I’m in St Andrews in Scotland today to see what the town is like. Tomorrow is the St Andrews University post-graduate open day. The university has an excellent reputation for peace studies so it needed to go on my shopping list, despite it looking too expensive with too few work prospects and, therefore, an unrealistic option.
We’re staying at The Inn at Lathones, a very comfortable and welcoming hotel just outside St Andrews. They kept the restaurant open for us when we arrived quite late last night and the dinner was excellent. So was breakfast this morning. The staff are great and, as every visit to Scotland has confirmed to me, the Scots are friendly and generous people.
The wander round the town was interesting. It is obviously a university & tourism & golf town.
I stumbled across Student Accommodation Services by accident, popped in and they could not have been more helpful. Lots of information and advice and a map of the town.
I had an excellent pint and a couple of free tasters in The Central in Market Street, a Victorian boozer with an excellent atmosphere and surroundings.
We picked up some bits for Christmas and gizzits for people in the friendly shops. I got speculative costs from the letting agents for various forms of private accommodation of various sizes (although Premier Lettings was a bit snooty and unhelpful, warning me it was a bit expensive and not even wanting to give me a business card when I asked).
A bit disappointed the public loo was 30p and I had no change. Also, I tried to buy a free bookmark in the Salvation Army shop for 20p so I could get some change, but they said it had no code on the till so could not take my money. So, back to the pub to use theirs, and make a booking for dinner.
Then I saw the university’s Student Careers office. I had to pop in.
When I first expressed an interest in working in the peace sector, one of the very first things I found was a page on the St Andrews University Careers Service web site about the peace sector. That page was the start of my research. I could not resist the opportunity to pop in and have a happy exchange with these good people.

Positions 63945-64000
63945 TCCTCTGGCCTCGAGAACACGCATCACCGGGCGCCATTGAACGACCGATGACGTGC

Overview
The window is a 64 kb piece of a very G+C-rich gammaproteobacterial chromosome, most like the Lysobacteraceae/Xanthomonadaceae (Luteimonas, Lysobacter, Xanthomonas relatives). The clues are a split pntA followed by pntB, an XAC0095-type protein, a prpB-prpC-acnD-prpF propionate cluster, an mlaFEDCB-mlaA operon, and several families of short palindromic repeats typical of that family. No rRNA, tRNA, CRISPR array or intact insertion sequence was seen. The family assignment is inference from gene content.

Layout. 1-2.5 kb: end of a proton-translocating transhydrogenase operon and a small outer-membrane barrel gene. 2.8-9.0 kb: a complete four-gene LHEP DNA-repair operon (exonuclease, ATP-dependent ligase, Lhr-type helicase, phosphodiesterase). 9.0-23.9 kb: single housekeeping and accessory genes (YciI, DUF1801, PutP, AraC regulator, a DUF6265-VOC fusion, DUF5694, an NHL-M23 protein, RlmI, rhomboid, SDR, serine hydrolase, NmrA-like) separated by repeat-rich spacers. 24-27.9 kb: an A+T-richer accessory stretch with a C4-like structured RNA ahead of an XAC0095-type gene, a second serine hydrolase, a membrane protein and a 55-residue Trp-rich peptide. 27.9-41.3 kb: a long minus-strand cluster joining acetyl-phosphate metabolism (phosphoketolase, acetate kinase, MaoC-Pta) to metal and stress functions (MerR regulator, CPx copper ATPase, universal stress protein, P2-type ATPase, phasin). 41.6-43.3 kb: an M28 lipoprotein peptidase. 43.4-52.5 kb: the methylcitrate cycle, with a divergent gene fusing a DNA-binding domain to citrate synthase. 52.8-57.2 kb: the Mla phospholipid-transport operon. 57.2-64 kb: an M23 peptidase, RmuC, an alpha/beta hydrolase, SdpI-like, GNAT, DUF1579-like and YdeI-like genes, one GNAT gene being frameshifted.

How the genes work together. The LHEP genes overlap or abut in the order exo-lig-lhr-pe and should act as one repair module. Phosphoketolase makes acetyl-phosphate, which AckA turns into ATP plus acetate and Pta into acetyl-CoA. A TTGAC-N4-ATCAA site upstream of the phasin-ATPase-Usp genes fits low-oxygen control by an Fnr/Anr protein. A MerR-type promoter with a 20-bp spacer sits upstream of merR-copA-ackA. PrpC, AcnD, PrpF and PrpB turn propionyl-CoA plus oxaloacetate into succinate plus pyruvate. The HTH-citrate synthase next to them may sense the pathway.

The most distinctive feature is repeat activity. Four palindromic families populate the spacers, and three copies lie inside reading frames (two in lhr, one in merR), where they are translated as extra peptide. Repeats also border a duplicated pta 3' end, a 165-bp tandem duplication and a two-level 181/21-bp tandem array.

At the desk was a young chap. I asked if I was in the right place for student careers advice. He sat back in his chair as if avoiding a leper, pulled a face as if encountering a blocked toilet and said:
“Yes. This is for students only. The Job Centre is over that way“, flicking his hand in the general direction of ‘away’ like a dowager duchess dismissing a beggar.
I was at a loss for words. I had been dismissed and was expected to depart from his presence at once.
The arrogant, stuck-up, public-school, elitist prick had, in a few words, managed to undo an awful lot of good impression created by the town. I felt embarrassed and not posh enough to be in this town of big expensive cars and daughters of rich daddies. Suddenly the attitude in Premier Lettings explained itself, the 30p for a wee, the types of shops (no mobile ‘phone or 99p shops here!, just a M&S Food Hall the size of most supermarkets elsewhere), the inflated prices of everything. However, the caff with the sign “Kate met Wills in here” still seemed tawdry.
Is this a good university? Or merely an expensive one? They are not the same thing. Right now, it feels all fur coat and no knickers. Tomorrow, we shall see what the academic side is like.
Update: we went back into town for dinner. At the table next to us were three men. One was saying to one of the others (amongst other, similar comments):
- “We turned down 50 students who wanted to learn this shit.”
- “I’ve brought you all the way up here to convince you you already have this job.”
- “I already know who is getting the post doc places. Now it is a matter of convincing them to apply.”
- “I need to see your CV so I can tell you what the Master wants to see in it.”
- “Make sure you tell them you have another job offer. It tells them you are in demand.”